One of the most contested issues in all divorce is child custody. Generally, both parents feel they are entitled to equal, if not more, parenting time, though the courts may not necessarily see eye-to-eye with the child’s parents. If you are getting a divorce and are concerned about the potential outcome of your child custody terms, here are some of the questions you may have:
What is physical custody?
When you get a divorce and have children with your former spouse, the courts will determine which parent gets physical custody over your child or children. Physical custody essentially refers to where the child resides. Generally, most former spouses will work out some sort of a shared physical custody agreement, which means the parents will work together to help mitigate the impact of their divorce on their children’s lives. However, this requires parents to cooperate and work with one another, and in situations where this is impossible, the courts must do their part to ensure the best interests of their child are addressed. This may result in one parent being awarded sole legal custody of the child, either due to a danger posed by one parent or the overall hardship of living arrangements, usually following a relocation.
What is legal custody?
Legal custody refers to a parent’s right to make parental decisions for his or her child, such as academic issues, health care, religion, and more. Generally, regardless of which parent has physical custody over a child, both parents will be awarded legal custody of the child. However, sometimes, if a parent has a criminal record, a history of substance abuse, or is in some way considered unfit to be a parent and poses a danger to their child, they may be denied legal custody entirely. Sometimes these determinations are wrong, however, and if you are a parent who wrongly has to fight for legal custody, you should contact an experienced attorney who will help fight for your parental rights.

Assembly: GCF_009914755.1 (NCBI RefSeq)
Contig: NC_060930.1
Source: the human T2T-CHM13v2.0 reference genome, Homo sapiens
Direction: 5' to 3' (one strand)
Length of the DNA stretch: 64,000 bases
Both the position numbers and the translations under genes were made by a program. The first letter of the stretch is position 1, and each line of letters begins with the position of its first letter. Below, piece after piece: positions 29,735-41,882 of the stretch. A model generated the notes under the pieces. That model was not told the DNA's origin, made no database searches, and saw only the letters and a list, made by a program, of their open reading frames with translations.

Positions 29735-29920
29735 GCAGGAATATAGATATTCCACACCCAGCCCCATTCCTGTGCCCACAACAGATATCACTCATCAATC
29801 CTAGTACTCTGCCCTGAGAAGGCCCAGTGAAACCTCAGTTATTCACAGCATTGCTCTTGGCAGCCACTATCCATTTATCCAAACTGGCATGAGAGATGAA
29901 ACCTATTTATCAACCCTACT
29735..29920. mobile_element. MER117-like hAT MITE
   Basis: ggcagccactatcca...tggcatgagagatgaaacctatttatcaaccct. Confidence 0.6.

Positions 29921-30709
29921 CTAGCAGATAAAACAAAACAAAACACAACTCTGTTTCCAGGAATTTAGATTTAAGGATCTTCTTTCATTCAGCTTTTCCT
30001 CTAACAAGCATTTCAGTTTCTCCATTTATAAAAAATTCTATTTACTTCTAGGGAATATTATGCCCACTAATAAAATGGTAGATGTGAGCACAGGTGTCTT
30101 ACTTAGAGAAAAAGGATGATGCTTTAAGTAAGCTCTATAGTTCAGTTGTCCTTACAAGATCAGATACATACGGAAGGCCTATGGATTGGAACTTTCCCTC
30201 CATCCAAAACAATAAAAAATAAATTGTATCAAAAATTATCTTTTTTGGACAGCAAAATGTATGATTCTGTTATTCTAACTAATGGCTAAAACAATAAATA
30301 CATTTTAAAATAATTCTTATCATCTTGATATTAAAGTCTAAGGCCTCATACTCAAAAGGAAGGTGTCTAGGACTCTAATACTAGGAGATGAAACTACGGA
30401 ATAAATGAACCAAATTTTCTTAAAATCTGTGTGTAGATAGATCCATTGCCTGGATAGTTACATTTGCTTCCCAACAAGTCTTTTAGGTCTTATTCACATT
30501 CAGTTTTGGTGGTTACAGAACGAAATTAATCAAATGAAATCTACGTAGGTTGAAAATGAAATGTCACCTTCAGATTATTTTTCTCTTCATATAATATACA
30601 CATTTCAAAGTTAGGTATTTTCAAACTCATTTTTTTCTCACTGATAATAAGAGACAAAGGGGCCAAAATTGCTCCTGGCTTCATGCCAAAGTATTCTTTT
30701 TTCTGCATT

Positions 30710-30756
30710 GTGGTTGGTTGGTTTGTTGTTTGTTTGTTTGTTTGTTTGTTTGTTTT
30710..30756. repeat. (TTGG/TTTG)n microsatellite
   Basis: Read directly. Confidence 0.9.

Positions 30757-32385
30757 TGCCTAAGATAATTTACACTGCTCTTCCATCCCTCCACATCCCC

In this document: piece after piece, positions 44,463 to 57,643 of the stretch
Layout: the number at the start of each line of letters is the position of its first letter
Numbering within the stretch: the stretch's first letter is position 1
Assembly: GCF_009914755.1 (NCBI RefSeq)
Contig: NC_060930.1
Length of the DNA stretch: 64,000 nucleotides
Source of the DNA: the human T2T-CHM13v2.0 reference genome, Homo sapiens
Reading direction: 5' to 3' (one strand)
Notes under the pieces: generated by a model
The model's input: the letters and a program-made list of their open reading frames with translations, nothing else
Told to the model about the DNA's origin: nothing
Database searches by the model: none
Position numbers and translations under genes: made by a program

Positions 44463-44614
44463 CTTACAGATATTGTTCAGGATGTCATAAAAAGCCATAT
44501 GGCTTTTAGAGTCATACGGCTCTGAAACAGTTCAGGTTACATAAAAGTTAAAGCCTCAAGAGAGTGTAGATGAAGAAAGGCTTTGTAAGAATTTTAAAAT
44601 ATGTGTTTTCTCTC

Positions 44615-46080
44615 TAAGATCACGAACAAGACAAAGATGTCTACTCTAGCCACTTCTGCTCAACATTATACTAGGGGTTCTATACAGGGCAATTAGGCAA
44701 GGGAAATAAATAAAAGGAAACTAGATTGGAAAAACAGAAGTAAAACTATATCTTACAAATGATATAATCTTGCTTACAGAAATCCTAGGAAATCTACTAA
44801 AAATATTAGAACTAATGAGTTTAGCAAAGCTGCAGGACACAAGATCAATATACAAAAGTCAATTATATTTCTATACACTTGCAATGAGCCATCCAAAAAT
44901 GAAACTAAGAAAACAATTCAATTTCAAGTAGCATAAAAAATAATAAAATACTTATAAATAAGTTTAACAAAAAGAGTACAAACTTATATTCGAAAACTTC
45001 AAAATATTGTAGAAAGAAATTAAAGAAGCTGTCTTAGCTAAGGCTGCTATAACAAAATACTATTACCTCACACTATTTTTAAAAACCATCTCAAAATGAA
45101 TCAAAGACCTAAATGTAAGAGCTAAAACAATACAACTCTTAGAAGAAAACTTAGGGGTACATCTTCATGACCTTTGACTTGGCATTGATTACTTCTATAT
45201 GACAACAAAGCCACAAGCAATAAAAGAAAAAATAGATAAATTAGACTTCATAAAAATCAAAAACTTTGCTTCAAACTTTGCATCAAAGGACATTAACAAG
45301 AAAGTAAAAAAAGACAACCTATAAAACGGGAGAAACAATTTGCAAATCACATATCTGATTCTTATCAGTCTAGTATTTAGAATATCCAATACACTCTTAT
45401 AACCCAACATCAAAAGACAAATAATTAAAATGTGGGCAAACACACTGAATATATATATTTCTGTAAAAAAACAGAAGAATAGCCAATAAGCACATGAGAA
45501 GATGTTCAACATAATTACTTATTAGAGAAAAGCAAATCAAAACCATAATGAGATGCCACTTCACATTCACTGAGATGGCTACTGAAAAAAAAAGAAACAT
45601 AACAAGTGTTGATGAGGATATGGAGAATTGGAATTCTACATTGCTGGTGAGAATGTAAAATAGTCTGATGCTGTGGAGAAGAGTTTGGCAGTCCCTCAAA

What will the court consider when deciding upon child custody terms?
The courts will consider many factors when making these determinations, including, though not limited to, the stability of both households, the child’s physical, emotional, and educational needs, any history of criminal activities or substance abuse, who had done more physical parenting before the divorce, each parent’s ability to sustain their child’s living arrangement and lifestyle, and more.
Contact our compassionate Massachusetts firm
If you require compassionate and knowledgeable legal guidance for a matter of divorce, family or estate law, please do not hesitate to contact the experienced attorneys at the Law Offices of Cynthia L. Hanley today. We recognize the impact a divorce can have on the lives of you or your children, which is why our firm proudly serves clients in Mansfield, Massachusetts and throughout Bristol County.